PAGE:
Staying on top of a hill means you have beautiful sunsets and views of rolling hills that never end…
It also means a loop-run from home ends in tears or swearing, and your yard is gardening hell. We have a three-tier backyard. Getting from the first tier to the second involves planning, hiking shoes and is not recommended for people over 65.
Tier two is the perfect size for a nice thatch lapa and a pool, so we decided to improve accessibility by building flight of stairs.
We weren’t too sure about the structural integrity of the embankment, so we decided to use concrete to build our stairs. With some advice from my handy dad, we decided our stairs should be a comfortable 29mm(h) x 29mm(w) at 45º with a landing or two every five steps. This would give us enough freedom to not cast the whole thing in one batch, but rather do it in sections using the same frame.
We would build a reusable wood frame that we would assemble, cast concrete, disassemble and repeat till the stairs reached the top.
I drew up some plans. We wanted to work out what the least amount of treated super-plywood sheets were that we had to buy.
This took quite some time as they had a Christmas/New years backlog.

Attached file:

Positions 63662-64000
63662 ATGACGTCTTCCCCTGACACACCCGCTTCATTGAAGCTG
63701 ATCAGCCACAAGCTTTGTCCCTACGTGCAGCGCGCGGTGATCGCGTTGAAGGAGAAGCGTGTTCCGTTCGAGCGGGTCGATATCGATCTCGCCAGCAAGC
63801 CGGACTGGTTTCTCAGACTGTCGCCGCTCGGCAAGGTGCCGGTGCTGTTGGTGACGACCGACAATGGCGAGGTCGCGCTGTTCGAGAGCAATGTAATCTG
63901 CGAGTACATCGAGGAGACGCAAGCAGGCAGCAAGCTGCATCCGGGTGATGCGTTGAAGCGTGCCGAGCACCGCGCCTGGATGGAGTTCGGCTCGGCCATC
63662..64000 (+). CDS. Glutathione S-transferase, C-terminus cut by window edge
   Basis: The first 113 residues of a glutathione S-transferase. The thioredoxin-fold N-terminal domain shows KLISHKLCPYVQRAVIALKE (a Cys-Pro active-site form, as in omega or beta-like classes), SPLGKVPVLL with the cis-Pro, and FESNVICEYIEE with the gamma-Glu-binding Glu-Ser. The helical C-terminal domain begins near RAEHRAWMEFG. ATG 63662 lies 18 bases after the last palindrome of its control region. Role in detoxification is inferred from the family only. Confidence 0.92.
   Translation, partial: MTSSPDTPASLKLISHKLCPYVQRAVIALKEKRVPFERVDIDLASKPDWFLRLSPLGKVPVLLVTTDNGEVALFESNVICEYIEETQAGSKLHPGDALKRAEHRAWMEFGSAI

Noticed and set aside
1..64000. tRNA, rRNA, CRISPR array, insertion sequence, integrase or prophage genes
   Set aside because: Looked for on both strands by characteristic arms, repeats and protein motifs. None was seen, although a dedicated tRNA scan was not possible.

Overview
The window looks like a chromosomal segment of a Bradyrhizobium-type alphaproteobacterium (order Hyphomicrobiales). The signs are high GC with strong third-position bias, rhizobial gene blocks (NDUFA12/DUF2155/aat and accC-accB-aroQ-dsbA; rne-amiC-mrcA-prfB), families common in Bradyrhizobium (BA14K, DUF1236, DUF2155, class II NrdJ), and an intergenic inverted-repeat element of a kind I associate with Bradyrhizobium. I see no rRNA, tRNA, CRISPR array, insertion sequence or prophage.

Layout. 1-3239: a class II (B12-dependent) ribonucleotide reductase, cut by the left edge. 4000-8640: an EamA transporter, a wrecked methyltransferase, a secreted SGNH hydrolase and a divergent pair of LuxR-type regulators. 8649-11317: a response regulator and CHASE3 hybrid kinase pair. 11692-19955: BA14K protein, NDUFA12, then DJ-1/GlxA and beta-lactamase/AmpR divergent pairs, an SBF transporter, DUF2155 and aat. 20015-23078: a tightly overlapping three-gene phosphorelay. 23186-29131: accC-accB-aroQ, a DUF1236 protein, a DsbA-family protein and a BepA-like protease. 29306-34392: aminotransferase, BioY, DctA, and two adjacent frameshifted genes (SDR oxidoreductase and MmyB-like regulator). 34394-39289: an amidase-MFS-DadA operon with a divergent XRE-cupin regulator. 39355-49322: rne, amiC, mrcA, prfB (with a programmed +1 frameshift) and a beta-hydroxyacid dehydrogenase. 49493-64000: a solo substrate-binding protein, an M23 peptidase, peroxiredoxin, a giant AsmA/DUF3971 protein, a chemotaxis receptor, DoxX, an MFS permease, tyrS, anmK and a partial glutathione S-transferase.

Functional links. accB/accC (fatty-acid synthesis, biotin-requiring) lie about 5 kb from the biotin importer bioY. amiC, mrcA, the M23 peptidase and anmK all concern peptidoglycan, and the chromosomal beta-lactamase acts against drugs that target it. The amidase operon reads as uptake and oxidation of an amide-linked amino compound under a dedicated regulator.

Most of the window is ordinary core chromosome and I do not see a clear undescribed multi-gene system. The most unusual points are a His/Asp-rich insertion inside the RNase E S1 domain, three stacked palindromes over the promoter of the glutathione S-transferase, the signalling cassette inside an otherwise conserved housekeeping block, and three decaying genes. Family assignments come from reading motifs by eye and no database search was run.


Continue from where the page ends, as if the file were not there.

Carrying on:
The wood arrived on Friday while we were attending a wedding. Saturday morning we got started.
Moving these frames from the 1st floor to our garden was going to be a task as they were bulky and heavy. While we were deciding if we were going to disassemble the frames or not, we discovered that the rain had damaged one of our panels.
This was in fact not treated wood like we politely requested. If we should pour concrete onto these frames, the water would damage them. Our stairs would need a lot of finishing as it would be wrinkled and we would have to throw away the wood after using it only once. We were stressed. A week earlier we had organised two guys to come and help with the concrete on Monday. It was now Sunday.
I eagerly volunteered to go back to Timbercity as I wanted to give them a piece of my mind. My husband said he would start disassembling the frames and carry all the wood downstairs to the garden.
Timbercity was obviously closed because it was Sunday.
I went to the hardware store, and they suggested I use varnish. It would’ve costed an arm and a leg, so I decided to phone handy dad again. He suggested Creosote. The hardware store guy told me it would take 3 days to dry.
I decided that Builders Warehouse was my last hope. A guy there suggested that carbolineum was the answer to all my problems.
The beer, I assured everyone, would help for the sunstroke.